Author: Brad Deen
Today, Columbus Correctional Institution joined Forsyth, Orange and Carteret as the latest Department of Adult Correction facilities that aced their accreditation audits. The final step for their accreditation will be a vote next August by a panel of the American Correctional Association.
Ten Adult Correction operations already hold ACA accreditation. Secretary Todd Ishee has made accreditation of all facilities and operations a priority since he came to North Carolina’s prison system in 2019.
“Everyone who contributed to successful audits should feel proud, and rightly so,” Ishee said. “Accreditation reflects everything that’s good about an organization: hard work, dedication, teamwork toward a common mission, combined with the individual initiative to realize when something falls short and has to be corrected for the sake of the common mission.
“More importantly, ACA accreditation, as I’ve said many times before, is the gold standard for correctional operations,” he added. “Those facilities are among the elite. They’re running a correctional operation and looking after staff and offenders the way that America’s leading correctional organization says it should be done.
“I’m proud of our facilities and their leadership that have demonstrated the professional expertise to meet such high expectations,” he continued. “I want all of our correctional operations, all our wardens and directors and staff, to want to shine that brightly as well. I truly believe we have the best state correctional system in the nation. Full accreditation would make that hard to argue.”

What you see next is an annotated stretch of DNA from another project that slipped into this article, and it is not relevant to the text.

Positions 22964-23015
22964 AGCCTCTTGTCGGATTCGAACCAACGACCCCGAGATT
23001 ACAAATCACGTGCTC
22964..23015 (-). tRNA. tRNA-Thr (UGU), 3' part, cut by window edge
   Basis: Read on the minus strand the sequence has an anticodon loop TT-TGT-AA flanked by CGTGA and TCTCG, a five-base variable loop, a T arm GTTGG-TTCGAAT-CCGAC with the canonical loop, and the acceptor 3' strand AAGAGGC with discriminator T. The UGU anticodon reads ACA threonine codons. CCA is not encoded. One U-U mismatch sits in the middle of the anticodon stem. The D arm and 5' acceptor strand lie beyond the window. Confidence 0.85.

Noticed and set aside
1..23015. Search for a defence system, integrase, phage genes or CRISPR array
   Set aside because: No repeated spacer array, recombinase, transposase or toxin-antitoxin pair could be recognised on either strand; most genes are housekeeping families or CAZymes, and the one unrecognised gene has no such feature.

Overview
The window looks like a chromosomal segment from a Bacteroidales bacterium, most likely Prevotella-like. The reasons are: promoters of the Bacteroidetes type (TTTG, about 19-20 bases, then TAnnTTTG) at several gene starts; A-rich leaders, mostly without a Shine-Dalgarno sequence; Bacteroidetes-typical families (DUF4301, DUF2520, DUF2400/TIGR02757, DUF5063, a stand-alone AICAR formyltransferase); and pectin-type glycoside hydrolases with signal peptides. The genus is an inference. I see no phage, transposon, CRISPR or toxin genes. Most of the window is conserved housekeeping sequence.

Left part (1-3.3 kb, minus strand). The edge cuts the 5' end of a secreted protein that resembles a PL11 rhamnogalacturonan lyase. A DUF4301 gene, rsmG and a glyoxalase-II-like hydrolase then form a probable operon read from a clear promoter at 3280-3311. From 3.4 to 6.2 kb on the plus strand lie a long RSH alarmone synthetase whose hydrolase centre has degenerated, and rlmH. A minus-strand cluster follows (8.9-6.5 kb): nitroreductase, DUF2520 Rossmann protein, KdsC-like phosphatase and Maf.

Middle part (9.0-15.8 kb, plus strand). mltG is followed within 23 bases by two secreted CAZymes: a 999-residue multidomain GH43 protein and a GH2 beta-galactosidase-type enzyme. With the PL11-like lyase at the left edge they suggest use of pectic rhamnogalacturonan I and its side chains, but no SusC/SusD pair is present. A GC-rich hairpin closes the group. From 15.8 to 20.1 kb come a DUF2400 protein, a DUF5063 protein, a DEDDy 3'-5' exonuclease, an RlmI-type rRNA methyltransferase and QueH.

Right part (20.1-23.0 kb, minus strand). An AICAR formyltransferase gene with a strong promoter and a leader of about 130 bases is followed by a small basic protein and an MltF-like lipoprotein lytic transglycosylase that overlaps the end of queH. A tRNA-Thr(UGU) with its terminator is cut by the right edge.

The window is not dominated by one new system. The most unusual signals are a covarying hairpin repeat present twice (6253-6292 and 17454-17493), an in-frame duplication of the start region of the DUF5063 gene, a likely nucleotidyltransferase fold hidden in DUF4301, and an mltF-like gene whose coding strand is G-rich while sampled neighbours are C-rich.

For anyone not familiar with ACA accreditation auditing, the process is both intensive and exhaustive. It can also be enlightening, as it reveals fine details of an operation that might otherwise have gone overlooked or simply accepted.
Facility staffs at all levels of operations spend months working on-site with division audit preparation staff, who are familiar with ACA best practices in everything from safety and security to records and data management. The point is to ensure peak operational performance of the facility.
All that preparation leads up to the ACA auditors’ three-day scheduled visit. Auditors are typically long-serving or retired wardens, correctional system administrators and medical professionals from across the nation. During the audit, they comb through records, looking for evidence of accuracy and accountability. They make sure policies and procedures are in place to keep the facility operating smoothly, securely and safely. Then they inspect all areas of prison operations for assurance that the way things are actually done follows what’s on paper.
ACA accreditation audits produce a double score: for mandatory standards, which require 100 percent compliance, and non-mandatory standards, which require 90 percent. The four facilities audited over the past two weeks earned scores of:
- Orange: 100 percent mandatory, 99.29 non-mandatory
- Forsyth: 100, 99.49
- Carteret: 100 and 100
- Columbus: 100 and 99.3
Facilities and operations that have already earned accreditation are:
- Division of Prisons Central Office
- Warren Janitorial Products Plant
- Sanford Correctional Center
- Moore County Sign Reclaiming Plant
- Correction Enterprises Central Office
- Tyrell Prison Work Farm
- Western Correctional Center for Women
- Catawba Correctional Center
- Lincoln Correctional Center
- Wilkes Correctional Center .
ACA accreditation is good for three years, although facilities are required to report and submit verifying documents annually. The first of N.C.’s correctional facilities that earned accreditation status will begin preparations for reaccreditation next fall and winter.